Seascapes: Sometimes referred to as Marine Art, the primary theme of the seascape is the sea. Its popularity has come in waves. For example, during the 17th century, seascapes were popular among Dutch artists. During the Dutch Golden Century, artists from The Netherlands painted scenes of sea battles. These paintings were very detailed and showed all the ongoing action of these battles.
Seascapes became popular again among painters in the 19th century, especially after train connections between Paris and the French beaches were established around 1850. Besides Manet, painters like Courbet, Monet, Renoir, and Whistler created beautiful seascapes.
However, J. M. W. Turner had already popularized the theme in the early 19th century. An example of a seascape painting by Turner is The Fighting Temeraire in the National Gallery in London, which he painted in 1838.
Almost three decades later, Manet also started to paint several seascapes. One of his more popular seascapes is his 1864 painting of the Battle of Kearsarge and the Alabama in the Philadelphia Museum of Art. The big difference between the 19th-century and 17th-century seascapes is that during the 19th century many details were left out of the paintings and the focus became the composition instead.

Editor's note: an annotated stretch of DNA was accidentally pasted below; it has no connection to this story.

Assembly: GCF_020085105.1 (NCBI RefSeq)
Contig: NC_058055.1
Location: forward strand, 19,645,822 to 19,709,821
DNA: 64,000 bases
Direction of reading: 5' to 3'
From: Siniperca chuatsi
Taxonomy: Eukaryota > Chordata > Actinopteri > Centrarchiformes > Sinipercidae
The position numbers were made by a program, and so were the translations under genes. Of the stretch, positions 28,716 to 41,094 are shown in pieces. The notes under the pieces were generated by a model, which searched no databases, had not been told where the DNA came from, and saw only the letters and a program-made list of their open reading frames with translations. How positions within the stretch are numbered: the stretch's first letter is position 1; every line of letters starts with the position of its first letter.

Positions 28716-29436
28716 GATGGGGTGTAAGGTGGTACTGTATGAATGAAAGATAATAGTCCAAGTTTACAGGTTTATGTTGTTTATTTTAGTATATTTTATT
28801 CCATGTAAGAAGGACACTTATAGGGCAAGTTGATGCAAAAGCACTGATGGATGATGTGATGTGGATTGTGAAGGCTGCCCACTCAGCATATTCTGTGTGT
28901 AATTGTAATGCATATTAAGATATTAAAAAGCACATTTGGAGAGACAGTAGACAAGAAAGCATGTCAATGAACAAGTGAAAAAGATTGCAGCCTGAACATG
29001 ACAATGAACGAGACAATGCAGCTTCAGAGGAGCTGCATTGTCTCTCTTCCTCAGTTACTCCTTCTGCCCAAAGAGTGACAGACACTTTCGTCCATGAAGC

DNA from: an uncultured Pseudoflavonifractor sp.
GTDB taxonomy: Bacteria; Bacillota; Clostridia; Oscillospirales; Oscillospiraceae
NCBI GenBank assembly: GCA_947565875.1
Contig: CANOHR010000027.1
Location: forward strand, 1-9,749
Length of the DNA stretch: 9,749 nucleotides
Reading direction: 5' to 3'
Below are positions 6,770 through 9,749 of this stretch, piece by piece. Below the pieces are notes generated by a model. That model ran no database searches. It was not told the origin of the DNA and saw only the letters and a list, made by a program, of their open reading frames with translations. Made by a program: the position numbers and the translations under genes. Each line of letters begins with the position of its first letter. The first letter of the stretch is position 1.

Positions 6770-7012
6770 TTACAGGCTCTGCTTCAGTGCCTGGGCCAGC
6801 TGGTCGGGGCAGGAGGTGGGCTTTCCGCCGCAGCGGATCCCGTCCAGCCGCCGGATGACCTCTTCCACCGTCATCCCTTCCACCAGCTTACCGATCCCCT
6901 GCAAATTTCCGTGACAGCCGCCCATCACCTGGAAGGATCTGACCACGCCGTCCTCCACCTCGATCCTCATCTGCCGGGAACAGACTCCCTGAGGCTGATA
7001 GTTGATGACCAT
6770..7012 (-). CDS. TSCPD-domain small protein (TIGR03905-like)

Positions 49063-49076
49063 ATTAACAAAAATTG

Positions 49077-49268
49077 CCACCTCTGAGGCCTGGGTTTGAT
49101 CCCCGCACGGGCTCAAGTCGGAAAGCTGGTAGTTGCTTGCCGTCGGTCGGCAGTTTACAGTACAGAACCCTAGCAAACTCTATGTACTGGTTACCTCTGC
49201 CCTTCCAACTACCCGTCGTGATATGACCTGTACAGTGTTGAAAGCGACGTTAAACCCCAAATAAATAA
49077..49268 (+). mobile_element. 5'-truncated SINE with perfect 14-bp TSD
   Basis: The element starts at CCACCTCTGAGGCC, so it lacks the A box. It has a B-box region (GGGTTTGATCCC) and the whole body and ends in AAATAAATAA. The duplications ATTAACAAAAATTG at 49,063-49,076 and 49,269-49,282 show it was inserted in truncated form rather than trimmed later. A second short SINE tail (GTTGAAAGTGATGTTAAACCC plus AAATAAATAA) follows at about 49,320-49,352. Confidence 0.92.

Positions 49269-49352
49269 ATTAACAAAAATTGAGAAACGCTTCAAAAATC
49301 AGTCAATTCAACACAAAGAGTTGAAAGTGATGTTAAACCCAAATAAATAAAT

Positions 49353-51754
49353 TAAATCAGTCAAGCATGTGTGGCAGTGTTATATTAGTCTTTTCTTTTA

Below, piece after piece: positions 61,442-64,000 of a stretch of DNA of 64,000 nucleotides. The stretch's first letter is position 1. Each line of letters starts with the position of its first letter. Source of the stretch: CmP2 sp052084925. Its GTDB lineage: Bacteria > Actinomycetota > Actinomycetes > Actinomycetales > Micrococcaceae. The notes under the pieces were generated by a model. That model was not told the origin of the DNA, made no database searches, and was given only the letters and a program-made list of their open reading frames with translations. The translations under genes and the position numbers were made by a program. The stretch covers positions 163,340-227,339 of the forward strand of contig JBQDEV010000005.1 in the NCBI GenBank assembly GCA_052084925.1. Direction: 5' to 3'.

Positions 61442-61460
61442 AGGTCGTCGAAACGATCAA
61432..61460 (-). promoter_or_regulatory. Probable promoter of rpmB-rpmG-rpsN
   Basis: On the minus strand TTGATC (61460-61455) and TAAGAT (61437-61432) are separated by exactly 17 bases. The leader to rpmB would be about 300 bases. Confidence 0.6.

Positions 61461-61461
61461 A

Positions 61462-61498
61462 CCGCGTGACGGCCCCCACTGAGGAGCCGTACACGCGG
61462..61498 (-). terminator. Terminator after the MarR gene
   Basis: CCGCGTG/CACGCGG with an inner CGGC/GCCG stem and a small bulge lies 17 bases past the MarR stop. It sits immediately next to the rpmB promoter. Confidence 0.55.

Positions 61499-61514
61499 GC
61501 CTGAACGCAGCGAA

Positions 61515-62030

Who is Manet? Édouard Manet (1833 – 1883) was a French painter from Paris, France. He painted Steamboat Leaving Boulogne relatively early in his career. Manet’s paintings during that period were unconventional and were not well-received by art critics and the public. The Paris Salon, the biggest art exhibition in the world during the 19th century, rejected most of his works.
Manet also only sold few works and did not receive commissions. However, he persisted in his new style of painting during his career, relying on the financial support of his mother. Nowadays, his works are very popular. A good example is The Rue Mosnier with Flags from 1878 which was acquired by the Getty Museum in 1989 for $26.4 million.